I want to know if the decidability of equality of two decidable proofs of the same proposition can be proved without any additional axioms in Calculus of Inductive Constructions.

Specifically, I want to know if this is true without any additional axioms in Coq.

$$\forall P: \texttt{Prop}, P \vee \neg P \Rightarrow (\forall p_1 : P, \forall p_2: P, \{p_1 = p_2\} \vee \{p_1 \neq p_2\}) $$


Edited to correct the error: Edit 2 to make Prop more explicit

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    $\begingroup$ What you wrote does not make sense. If $P$ is a proposition then $p : P$ is a proof, and you cannot form $p \lor \lnot p$. Did you mean your hypothesis to be $P \lor \lnot P$ instead of $p \lor \lnot p$, i.e., "$P$ is decidable"? $\endgroup$ Dec 11 '14 at 8:13
  • $\begingroup$ Sorry, I meant the hypothesis "$P$ is decidable", i.e. $P \vee \neg P$ $\endgroup$
    – Adam Barak
    Dec 11 '14 at 9:36
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    $\begingroup$ Take $P$ to be $\mathbb{N} \to \mathbb{N}$, and the statement is false, since you can easily inhabit $(\mathbb{N} \to \mathbb{N}) \vee \lnot(\mathbb{N} \to \mathbb{N})$ with $\mathsf{inl}(\lambda x.\;x)$, and function equivalence is obviously undecidable. Are there any other conditions on $P$ you have in mind? $\endgroup$ Dec 11 '14 at 11:18
  • $\begingroup$ P should be a proposition. (Actually, in my development, I already use functional extensionality, so the statement can still hold for me, but let's ignore functional/propositional extensionality for now). $\endgroup$
    – Adam Barak
    Dec 11 '14 at 16:31
  • $\begingroup$ Function extensionality doesn't imply that function equivalence is decidable... And Neel's answer settles the general case: if P is an (inhabited) infinite type (which includes some types of Propositions if no extra axioms are included), then the implication fails to hold for $P\rightarrow P$. $\endgroup$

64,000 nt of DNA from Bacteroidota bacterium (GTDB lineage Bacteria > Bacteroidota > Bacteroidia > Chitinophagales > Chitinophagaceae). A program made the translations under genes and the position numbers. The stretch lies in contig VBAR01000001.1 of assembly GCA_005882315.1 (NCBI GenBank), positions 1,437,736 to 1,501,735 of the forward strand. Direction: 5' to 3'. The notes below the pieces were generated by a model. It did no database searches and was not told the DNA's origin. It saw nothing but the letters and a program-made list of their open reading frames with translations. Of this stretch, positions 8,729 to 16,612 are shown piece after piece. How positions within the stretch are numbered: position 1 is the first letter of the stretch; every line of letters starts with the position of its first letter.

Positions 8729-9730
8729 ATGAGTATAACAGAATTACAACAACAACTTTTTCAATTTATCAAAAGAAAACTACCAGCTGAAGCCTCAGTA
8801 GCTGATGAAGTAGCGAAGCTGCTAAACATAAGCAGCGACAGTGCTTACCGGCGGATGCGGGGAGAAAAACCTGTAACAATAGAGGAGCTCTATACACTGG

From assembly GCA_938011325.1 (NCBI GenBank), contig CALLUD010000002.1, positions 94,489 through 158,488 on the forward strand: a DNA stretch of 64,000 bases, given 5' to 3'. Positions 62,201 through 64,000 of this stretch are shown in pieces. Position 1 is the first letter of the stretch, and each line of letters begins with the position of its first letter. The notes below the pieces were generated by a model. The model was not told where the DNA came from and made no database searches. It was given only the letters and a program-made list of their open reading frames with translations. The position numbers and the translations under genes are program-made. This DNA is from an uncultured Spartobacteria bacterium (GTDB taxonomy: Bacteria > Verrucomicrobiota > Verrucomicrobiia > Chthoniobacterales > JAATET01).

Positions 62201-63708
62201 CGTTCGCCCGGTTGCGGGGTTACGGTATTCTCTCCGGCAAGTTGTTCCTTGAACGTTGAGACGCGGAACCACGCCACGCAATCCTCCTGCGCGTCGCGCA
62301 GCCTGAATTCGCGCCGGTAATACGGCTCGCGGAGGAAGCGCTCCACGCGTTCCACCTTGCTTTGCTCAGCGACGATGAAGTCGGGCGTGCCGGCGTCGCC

– cody
    Dec 11 '14 at 17:05

As Neel points out if you work under the "propositions are types" then you can easily come up with a type whose equality cannot be shown decidable (but it is of course consistent to assume that all types have decidable equality), such as $\mathbb{N} \to \mathbb{N}$.

If we understand "proposition" as a more restricted kind of type, then the answer depends on what precisely we mean. If you are working in the calculus of constructions with a Prop kind then you still cannot show that decidable propositions have decidable equality. This is so because it is consistent in the calculus of constructions to equate Prop with a proof-relevant type universe, so for all you know Prop might contains something like $\mathbb{N} \to \mathbb{N}$. This also implies you cannot prove your theorem for Coq's notion of Prop.

But in any case, the best answer comes from homotopy type theory. There a proposition is a type $P$ which satisfies $$\forall x, y : P \,.\, x = y.$$ That is, a proposition has at most one element (as it should if it is to be understood as a proof-irrelevant truth value). In this case the answer is of course positive because the definition of proposition immediately implies that its equality is decidable.

I am curious to know what you mean by "proposition".

  • $\begingroup$ How would you have $\mathbb{N} \rightarrow \mathbb{N}$ inside Prop? Thanks! $\endgroup$
    – Adam Barak
    Dec 11 '14 at 20:16
  • $\begingroup$ There is nothing in the calculus of construction that prevents $\mathtt{Prop} = \mathtt{Type}$, is there? $\endgroup$ Dec 11 '14 at 22:37
  • $\begingroup$ The confusion here is about what is meant by "the coq system". If it is "the calculus of constructions", then $\mathtt{Prop=Set=Type}$. If the more accurate "Calculus of Inductive Constructions with 1 Impredicative Universe" then $\mathtt{Type}$ is meaningless without universe level annotations. As far as I know, $\mathtt{Type_1=Prop}$ is a consistent axiom (though inconsistent with EM for subtle reasons). $\endgroup$
    – cody
    Dec 11 '14 at 23:26
  • $\begingroup$ Sure, we have to tack an index onto $\mathtt{Type}$. The point for @AdamBarak to understand is this: because $\mathtt{Prop} = \mathtt{Type}_1$ does not lead to any contradiction in Coq, we can show that something cannot be done in Coq by showing that it would lead to a contradiction if we also had $\mathtt{Prop} = \mathtt{Type}_1$. $\endgroup$ Dec 11 '14 at 23:33
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    $\begingroup$ Still not quite right, because in Coq we cannot show that functional equivalence is undecidable. The statement "equality on $\mathbb{N} \to \mathbb{N}$ is decidable" is what Martin Escardo calls a constructive taboo: it can be neither proved nor disproved in Coq. So the correct argument is: if $\mathtt{Prop} = \mathtt{Type}_1$ then $\mathbb{N} \to \mathbb{N}$ is a proposition, and the statement "equality on $\mathbb{N} \to \mathbb{N}$ is decidable" is not provable. (Whereas you said: and the statement "equality on $\mathbb{N} \to \mathbb{N}$ is decidable" is false). $\endgroup$ Dec 12 '14 at 10:35

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